SLIDESHOW: Northern Lights seen over Yorkshire

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The Northern Lights made a rare appearance over Yorkshire last night, from the Wolds to Whitby.

The aurora borealis are caused by energetic particles from the Sun being pulled into the atmosphere by the Earth’s magnetic field and hitting atoms in the atmosphere, causing light to be given off.

The Northern Lights seen over Jacksons Bay, Scarborough, on Sunday December 20 2015'picture: Stephen Bowden

The Northern Lights seen over Jacksons Bay, Scarborough, on Sunday December 20 2015'picture: Stephen Bowden

The phenomenon was spotted by people in Whitby, Scarborough, Ganton, Pocklington and Thixendale and even seen further south in England, such was the strength of the display.

This image, sent to us by Mark Tissington, was taken from Ganton at around 7.05pm last night (Sun).

Mark, of Scarborough and Ryedale Astronomical Society, said: “The image was an eight second exposure at ISO800 so the camera sees more detail and colour than the human eye (though it was visible as a greenish band and became brighter as our eyes got used to the dark).”

“Our members regularly monitor for aurorae and we were delighted to see this display just before Christmas.”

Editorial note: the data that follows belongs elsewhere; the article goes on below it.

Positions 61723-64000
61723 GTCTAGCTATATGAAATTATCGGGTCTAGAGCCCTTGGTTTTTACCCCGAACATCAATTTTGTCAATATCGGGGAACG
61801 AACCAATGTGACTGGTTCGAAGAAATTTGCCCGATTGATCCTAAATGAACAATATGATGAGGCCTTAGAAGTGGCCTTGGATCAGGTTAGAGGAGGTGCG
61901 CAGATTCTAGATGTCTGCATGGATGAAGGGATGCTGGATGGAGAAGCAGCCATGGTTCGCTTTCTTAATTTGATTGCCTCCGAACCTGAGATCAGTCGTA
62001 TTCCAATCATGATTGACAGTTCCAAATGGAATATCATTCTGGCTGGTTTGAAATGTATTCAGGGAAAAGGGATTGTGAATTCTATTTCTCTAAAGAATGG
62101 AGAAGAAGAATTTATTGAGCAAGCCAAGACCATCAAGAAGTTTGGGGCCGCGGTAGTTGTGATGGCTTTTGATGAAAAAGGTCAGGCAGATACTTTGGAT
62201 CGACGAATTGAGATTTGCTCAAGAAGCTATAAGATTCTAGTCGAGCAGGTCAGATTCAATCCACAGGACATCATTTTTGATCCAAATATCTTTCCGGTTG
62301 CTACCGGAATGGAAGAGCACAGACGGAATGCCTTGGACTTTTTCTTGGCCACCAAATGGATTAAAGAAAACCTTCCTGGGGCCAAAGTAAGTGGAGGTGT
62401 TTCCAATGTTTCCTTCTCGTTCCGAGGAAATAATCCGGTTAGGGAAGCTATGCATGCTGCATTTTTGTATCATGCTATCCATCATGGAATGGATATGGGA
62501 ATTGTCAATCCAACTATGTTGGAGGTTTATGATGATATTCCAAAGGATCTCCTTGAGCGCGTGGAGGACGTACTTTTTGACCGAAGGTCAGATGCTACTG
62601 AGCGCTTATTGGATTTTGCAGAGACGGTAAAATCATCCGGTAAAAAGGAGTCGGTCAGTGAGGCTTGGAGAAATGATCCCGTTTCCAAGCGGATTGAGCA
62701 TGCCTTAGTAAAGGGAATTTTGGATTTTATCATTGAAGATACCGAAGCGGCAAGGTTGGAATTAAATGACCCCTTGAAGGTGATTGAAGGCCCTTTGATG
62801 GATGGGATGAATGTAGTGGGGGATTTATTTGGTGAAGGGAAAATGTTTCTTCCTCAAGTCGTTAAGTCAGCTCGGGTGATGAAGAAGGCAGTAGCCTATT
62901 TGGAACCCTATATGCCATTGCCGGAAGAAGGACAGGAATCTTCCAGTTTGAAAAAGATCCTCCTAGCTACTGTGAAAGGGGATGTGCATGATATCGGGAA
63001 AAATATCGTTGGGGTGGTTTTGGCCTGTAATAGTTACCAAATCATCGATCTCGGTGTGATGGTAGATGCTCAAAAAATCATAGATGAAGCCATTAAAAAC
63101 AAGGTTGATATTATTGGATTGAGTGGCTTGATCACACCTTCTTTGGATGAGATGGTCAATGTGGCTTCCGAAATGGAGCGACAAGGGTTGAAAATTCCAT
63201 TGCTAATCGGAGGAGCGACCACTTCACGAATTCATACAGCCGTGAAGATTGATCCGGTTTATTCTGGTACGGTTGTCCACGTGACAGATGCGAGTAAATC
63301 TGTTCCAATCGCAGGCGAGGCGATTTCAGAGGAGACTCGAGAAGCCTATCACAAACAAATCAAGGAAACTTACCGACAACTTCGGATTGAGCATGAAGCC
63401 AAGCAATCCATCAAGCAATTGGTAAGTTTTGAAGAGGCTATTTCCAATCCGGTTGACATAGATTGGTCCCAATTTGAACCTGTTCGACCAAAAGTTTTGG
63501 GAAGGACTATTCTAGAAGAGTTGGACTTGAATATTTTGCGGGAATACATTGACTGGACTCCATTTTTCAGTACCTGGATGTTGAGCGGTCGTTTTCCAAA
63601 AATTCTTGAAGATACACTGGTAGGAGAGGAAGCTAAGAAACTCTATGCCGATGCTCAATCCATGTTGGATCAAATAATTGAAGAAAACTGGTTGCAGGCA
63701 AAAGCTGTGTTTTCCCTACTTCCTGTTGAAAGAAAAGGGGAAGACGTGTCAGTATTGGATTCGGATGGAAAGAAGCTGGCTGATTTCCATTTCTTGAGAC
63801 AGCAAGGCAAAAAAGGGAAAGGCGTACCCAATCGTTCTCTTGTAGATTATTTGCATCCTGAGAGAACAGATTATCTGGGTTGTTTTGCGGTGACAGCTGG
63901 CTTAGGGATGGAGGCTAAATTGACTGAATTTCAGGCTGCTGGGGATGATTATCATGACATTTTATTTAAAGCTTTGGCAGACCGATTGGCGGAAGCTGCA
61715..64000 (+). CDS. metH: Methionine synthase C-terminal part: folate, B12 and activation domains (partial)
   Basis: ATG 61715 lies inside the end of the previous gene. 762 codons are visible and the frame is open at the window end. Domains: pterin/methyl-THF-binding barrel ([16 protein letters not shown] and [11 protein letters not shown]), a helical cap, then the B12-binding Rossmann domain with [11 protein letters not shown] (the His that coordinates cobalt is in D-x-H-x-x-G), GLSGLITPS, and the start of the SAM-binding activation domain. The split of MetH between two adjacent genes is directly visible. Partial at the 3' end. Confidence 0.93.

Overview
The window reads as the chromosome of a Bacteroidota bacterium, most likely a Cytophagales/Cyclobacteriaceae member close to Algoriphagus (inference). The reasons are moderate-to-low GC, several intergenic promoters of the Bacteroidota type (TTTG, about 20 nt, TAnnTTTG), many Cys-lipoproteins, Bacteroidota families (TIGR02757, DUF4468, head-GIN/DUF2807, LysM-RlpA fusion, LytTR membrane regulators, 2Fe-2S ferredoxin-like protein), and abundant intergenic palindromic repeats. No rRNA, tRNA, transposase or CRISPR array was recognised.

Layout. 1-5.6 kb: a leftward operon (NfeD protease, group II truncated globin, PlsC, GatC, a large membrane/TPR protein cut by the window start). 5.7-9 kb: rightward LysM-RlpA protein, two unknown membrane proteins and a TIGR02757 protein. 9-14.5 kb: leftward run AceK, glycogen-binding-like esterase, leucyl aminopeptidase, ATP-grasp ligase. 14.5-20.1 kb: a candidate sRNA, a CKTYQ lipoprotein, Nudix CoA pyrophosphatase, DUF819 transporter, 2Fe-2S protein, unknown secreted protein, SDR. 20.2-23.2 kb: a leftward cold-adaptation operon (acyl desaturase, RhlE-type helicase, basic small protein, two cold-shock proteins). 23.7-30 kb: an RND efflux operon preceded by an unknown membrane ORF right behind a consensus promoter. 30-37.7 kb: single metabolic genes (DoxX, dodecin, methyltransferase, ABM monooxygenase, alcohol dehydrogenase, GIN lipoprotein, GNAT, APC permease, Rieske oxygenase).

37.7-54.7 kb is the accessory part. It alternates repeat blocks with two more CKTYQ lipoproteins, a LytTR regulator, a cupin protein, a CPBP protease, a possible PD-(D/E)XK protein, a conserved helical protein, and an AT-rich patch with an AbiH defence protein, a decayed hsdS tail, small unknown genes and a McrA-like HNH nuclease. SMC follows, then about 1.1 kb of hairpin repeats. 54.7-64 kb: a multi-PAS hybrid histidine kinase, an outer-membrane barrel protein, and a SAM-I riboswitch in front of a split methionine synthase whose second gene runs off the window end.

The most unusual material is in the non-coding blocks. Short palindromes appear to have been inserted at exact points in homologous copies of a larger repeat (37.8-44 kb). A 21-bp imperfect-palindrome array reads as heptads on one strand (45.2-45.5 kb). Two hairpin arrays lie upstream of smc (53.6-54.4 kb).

The Northern Lights spotted over Ganton'picture: Mark Tissington

The Northern Lights spotted over Ganton'picture: Mark Tissington

The lights were also seen over the Yorkshire Wolds by Lissa Alexandra Haines.

“My partner Stu and I have been trying to see them for years,” she said.

“I’ve even been to Iceland and Lapland to try and witness this natural phenomenon without any luck and when we found out that last night they were visible from our hometown of Pocklington we grabbed the camera and shot out to the highest point nearby which is Garrowby Hill by Givendale and around Thixendale.”

Stephen Bowden also sent us a photo of the northern lights visible over Jackson’s Bay in Scarborough, while sightings were also made up and down the coast, in Whitby and Filey.

The lights are usually seen further north towards the Arctic circle between October and March but there have been some great recent shows in Scotland.

Appearances over the Yorkshire coast are usually less common.